• HDLs: Our High Density Lipoprotein (HDL) is our good cholesterol. It helps to remove cholesterol from the blood and keeps plaque from building up in the arteries. You want your HDL to be greater than 40 and the higher than better.
  • LDLs: Our Low Density Lipoprotein (LDL) is bad cholesterol and is a type of fat in the blood that contains the most cholesterol. It can contribute to the formation of plaque buildup in the arteries. You want your LDL to be less than 100.

How to improve your numbers: Triglycerides are the easiest to control because they come from what we eat, Barbee says. Watching and reducing fat sources in your diet can lower your triglycerides. Exercise and a diet that includes Omega-3 foods, such as salmon and tuna, are good ways to increase your HDL. Our LDL is the toughest to lower because it is greatly influenced by our family genetics. Exercise and consuming more oat and plant fiber can help lower LDL. Medication also may be needed to help people control their cholesterol.


The hemoglobin A1C test measures your average blood glucose for the past two to three months. It is the best method of checking for diabetes.

What you want it to be: For low-risk, non-diabetics, a normal A1C is less than 5.7. If your A1C is between 5.7 and 6.4, you will be considered pre-diabetic. If your A1C is greater than 6.5 you are considered diabetic.

How to improve your number: For those with pre-diabetes, your physician may suggest lifestyle changes including routine exercise and following a proper diet. Medication also may be needed. For those with diabetes, you want to keep your A1C under 7, Barbee says. That can be maintained through diet, exercise, taking prescribed medications and regularly checking your blood sugar. For those with a healthy A1C, it’s still important to get regular exercise and follow a healthy diet to maintain your blood glucose.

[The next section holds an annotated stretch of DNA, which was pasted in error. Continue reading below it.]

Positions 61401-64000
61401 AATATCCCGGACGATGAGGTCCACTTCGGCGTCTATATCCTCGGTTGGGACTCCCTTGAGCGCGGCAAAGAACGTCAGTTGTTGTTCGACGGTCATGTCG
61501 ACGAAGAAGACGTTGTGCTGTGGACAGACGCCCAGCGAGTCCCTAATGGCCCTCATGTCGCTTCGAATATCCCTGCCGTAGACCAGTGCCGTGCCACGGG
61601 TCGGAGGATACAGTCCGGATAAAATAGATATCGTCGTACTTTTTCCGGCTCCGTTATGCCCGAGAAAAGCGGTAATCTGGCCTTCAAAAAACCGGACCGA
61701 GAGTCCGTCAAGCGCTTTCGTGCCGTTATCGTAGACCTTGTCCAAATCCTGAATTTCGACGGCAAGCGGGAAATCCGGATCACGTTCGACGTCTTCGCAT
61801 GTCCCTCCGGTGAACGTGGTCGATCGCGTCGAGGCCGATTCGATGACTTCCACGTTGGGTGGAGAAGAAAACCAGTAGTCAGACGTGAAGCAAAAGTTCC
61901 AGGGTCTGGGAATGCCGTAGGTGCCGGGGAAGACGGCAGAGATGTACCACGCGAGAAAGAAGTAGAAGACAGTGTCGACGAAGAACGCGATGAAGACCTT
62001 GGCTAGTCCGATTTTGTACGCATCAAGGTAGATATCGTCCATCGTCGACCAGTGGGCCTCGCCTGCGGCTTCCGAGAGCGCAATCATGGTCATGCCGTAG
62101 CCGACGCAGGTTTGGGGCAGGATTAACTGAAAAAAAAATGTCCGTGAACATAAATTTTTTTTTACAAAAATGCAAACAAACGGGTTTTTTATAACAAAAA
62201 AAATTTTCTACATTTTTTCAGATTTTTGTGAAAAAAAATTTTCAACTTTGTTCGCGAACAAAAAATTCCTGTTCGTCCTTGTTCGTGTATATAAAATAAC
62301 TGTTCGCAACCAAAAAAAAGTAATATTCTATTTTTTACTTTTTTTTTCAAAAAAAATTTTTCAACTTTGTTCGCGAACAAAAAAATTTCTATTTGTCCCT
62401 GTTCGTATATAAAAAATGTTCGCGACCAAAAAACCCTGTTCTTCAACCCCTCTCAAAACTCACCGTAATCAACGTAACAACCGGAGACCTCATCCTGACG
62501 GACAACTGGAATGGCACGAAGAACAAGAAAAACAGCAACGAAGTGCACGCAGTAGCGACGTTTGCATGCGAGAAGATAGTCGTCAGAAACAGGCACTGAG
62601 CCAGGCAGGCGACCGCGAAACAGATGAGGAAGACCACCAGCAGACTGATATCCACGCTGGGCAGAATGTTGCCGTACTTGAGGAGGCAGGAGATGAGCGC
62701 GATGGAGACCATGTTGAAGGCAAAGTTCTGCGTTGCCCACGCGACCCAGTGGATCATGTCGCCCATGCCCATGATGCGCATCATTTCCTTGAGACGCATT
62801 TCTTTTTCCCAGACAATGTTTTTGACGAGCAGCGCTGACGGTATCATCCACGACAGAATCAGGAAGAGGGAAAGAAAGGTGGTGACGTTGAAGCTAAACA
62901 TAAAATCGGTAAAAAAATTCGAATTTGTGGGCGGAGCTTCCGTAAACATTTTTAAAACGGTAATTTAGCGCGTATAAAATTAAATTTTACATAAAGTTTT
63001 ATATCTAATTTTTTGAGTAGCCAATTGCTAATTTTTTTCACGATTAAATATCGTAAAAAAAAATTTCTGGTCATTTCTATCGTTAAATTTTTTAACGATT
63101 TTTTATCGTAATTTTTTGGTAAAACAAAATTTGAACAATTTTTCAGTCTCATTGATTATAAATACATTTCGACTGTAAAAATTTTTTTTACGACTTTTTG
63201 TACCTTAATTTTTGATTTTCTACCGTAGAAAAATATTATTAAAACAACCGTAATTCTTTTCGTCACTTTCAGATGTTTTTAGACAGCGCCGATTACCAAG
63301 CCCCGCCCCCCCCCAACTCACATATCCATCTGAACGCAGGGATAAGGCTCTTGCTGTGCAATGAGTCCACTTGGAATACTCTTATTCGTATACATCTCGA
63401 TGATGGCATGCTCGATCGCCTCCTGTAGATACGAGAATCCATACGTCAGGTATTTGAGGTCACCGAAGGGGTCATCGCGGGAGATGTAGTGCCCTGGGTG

Glucose is the main source of energy for most cells. A blood glucose check lets you know what your blood sugar level is at the exact moment. It is a wonderful way for someone that has diabetes to track the effectiveness of their diet and exercise and help them manage their condition, Barbee says.

What you want it to be: You want your glucose to be less than 100 for someone who is non-diabetic fasting. Those with diabetes should aim to keep their glucose as low as possible. Anything above 200 is considered unhealthy.

How to improve your number: Blood sugar levels are affected by several factors including diet, diabetes medicine, exercise, stress and illness.


Iron is needed to make hemoglobin, which is the part of the red blood cells that carries oxygen to the body. Most of your body’s iron is stored in hemoglobin. Low hemoglobin is an important indicator of anemia.

What you want it to be: Women should have a hemoglobin level between 11.5 to 13.5. Men’s should range between 12.5 to 14.5.

How to improve your number: If you aren’t getting enough iron, you can increase it by modifying your diet to include iron-rich foods, such as beef, chicken, clams, leafy greens and legumes.

These are just some of the tests that your physician may check for. It’s always important to talk to your doctor about anything concerning and don’t be afraid to ask questions.

“These tests can save your life,” Barbee says. “Don’t ignore annual visits with your physician just because you think you are eating healthy and exercising. You can’t ignore what you inherit from your family. You can’t change some of the disease factors that come with our race or ethnic heritage. What you can change is how often you exercise, your eating habits and your tobacco decisions.”

If you currently do not have a primary care physician, visit our St. Joseph's/Candler Physician Network website to find one near you.

How can we help you?